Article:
Most of the time, a UI needs to get information from a Model. To do that, you need a binding, which is an association of the view to another object. In fact, if the binding is between the UI and an object derived from IObserverableObject, then it can do magic. (Note, for a discussion of MVVM, see So What Exactly is a View-Model?.)

<?xml version="1.0" encoding="utf-8" ?>
<ContentPage xmlns="http://xamarin.com/schemas/2014/forms"
             xmlns:x="http://schemas.microsoft.com/winfx/2009/xaml"
             xmlns:local="clr-namespace:App2;assembly=App2"
             x:Class="App2.Page1">
  <ContentPage.BindingContext>
    <local:ViewModel />
  </ContentPage.BindingContext>
  <Label Text="{Binding MessageOfTheDay}" VerticalOptions="Center" HorizontalOptions="Center" />
</ContentPage>

A binding consists of (1) a context assignment, and (2) a binding assignment. Note: nowhere are these terms defined in the spec or by anyone else. However, in order to talk about binding, you have to have a terminology. If you are so inclined, you can read how binding is implemented in the MS documentation.

The context assignment in this example is specified in the XML element <ContentPage.BindingContext>…</ContentPage.BindingContext>. In terms of C# code, it would be the same as “BindingContext = …”. Note how the assignment is written–using a contained element.

The binding assignment associates an object with the view: Label=”{Binding MessageOfTheDay}”. When the UI is constructed, a tree walk is performed up the predecessors until a context is found with the property. NB: the property specified in the binding expression must be a property, not a field or method, otherwise the binding fails.

Singletons

Sometimes you may want a binding to be shared between multiple ContentPage, e.g., a model. In this situation, you can use a x:Static extension.

<?xml version="1.0" encoding="utf-8" ?>
<ContentPage xmlns="http://xamarin.com/schemas/2014/forms"
             xmlns:x="http://schemas.microsoft.com/winfx/2009/xaml"
             xmlns:local="clr-namespace:App3;assembly=App3"
             x:Class="App3.Page1"
             BindingContext="{x:Static local:Class1.Singleton}">
  <StackLayout>
    <Label Text="{Binding CurrentValue}" />
    <Label Text="{Binding CurrentValue}" />
  </StackLayout>
</ContentPage>

A singleton property is defined and used in one XAML file.

There is no way to create a singleton tree node, but you can share the tree node using x:Key. XAML extensions are discussed below.

Binding Lists

A list of objects can be consumed by the view. In Xamarin, ListView has the property ItemsSource, which contains an enumerable collection to iterate over and create children. The semantics of setting ItemsSource is not documented, but essentially:

IEnumerable<T> collection = ....;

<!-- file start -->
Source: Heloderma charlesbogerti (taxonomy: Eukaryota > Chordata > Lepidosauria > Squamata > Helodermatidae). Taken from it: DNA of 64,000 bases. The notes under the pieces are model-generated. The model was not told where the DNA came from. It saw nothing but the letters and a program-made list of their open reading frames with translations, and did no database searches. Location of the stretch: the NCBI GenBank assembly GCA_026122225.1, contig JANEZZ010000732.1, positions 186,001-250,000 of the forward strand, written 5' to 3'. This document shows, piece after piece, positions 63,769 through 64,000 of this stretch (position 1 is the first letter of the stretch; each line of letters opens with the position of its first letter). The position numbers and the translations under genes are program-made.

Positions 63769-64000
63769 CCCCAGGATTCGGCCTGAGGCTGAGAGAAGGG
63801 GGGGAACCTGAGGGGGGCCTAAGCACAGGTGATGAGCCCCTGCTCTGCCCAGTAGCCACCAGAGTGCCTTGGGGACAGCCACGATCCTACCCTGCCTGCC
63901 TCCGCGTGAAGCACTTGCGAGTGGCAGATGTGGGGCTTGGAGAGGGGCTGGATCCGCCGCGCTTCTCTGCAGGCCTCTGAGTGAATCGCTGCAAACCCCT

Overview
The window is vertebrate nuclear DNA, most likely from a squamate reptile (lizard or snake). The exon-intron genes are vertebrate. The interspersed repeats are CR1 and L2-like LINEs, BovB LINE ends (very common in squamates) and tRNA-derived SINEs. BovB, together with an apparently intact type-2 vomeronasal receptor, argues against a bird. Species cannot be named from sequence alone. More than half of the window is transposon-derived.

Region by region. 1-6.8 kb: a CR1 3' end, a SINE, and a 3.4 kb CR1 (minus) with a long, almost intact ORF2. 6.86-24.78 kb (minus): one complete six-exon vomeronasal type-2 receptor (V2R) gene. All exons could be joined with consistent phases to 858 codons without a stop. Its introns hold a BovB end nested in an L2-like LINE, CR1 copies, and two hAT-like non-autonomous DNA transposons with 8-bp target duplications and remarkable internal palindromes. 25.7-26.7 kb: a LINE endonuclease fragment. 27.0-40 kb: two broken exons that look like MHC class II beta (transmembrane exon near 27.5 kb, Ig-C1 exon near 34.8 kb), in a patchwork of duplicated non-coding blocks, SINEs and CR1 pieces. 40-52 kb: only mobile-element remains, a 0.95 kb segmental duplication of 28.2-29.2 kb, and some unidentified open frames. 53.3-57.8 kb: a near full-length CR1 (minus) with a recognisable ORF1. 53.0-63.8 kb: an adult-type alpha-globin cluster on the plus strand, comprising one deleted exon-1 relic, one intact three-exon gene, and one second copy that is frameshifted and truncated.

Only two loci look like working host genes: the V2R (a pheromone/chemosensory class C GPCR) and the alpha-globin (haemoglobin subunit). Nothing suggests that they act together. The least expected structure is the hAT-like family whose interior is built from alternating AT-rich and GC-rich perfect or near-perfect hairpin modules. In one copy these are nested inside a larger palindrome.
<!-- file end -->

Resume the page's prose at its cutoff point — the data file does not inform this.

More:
foreach (T t in collection) {Add(new Label(t));}

If the ListView XAML specifies a <ListView.ItemTemplate>, the ListView will contain a collection of items of the type specified in the template. By default, it creates a Label. See the documentation.

<?xml version="1.0" encoding="utf-8" ?>
<ContentPage xmlns="http://xamarin.com/schemas/2014/forms"
             xmlns:x="http://schemas.microsoft.com/winfx/2009/xaml"
             xmlns:local="clr-namespace:App4;assembly=App4"
             x:Class="App4.Page1">
  <ContentPage.BindingContext>
    <local:Class1/>
  </ContentPage.BindingContext>
  <StackLayout>
    <Label Text="Value"/>
    <ListView ItemsSource="{Binding Values}"></ListView>
  </StackLayout>
</ContentPage>
using System.Collections.Generic;

namespace App4
{
    class Class1
    {
        public List<string> Values { get; private set; }= new List<string>()
        {
            "a", "b", "c"
        };
    }
}

 

Observer/Observable Pattern

After getting used to XAML, at some point, you will want information in the view to update whenever the corresponding model changes while it’s happening. The UI requires the binding object have an INotifyPropertyChanged interface. In the properties that change, OnPropertyChanged() is called to produce the side effect in the view.

<?xml version="1.0" encoding="utf-8" ?>
<ContentPage xmlns="http://xamarin.com/schemas/2014/forms"
             xmlns:x="http://schemas.microsoft.com/winfx/2009/xaml"
             xmlns:local="clr-namespace:App5;assembly=App5"
             x:Class="App5.Page1">
  <ContentPage.BindingContext>
    <local:Class1/>
  </ContentPage.BindingContext>
  <StackLayout>
    <Label Text="{Binding FirstName}"/>
    <Label Text="{Binding LastName}"/>
    <Label Text="{Binding CurrentDateTime}"/>
  </StackLayout>
</ContentPage>
using System;
using System.ComponentModel;
using System.Runtime.CompilerServices;
using App5.Annotations;

namespace App5
{
    class Class1 : INotifyPropertyChanged
    {
        public Class1()
        {
            // Set up timer to tick of current time.
            _timer = new Timer((o) =>
            {
                Xamarin.Forms.Device.BeginInvokeOnMainThread(async () =>
                {
                    CurrentDateTime = DateTime.Now.ToString();
                    LastName = "You should never see this because OnPropertyChanged() is not called!";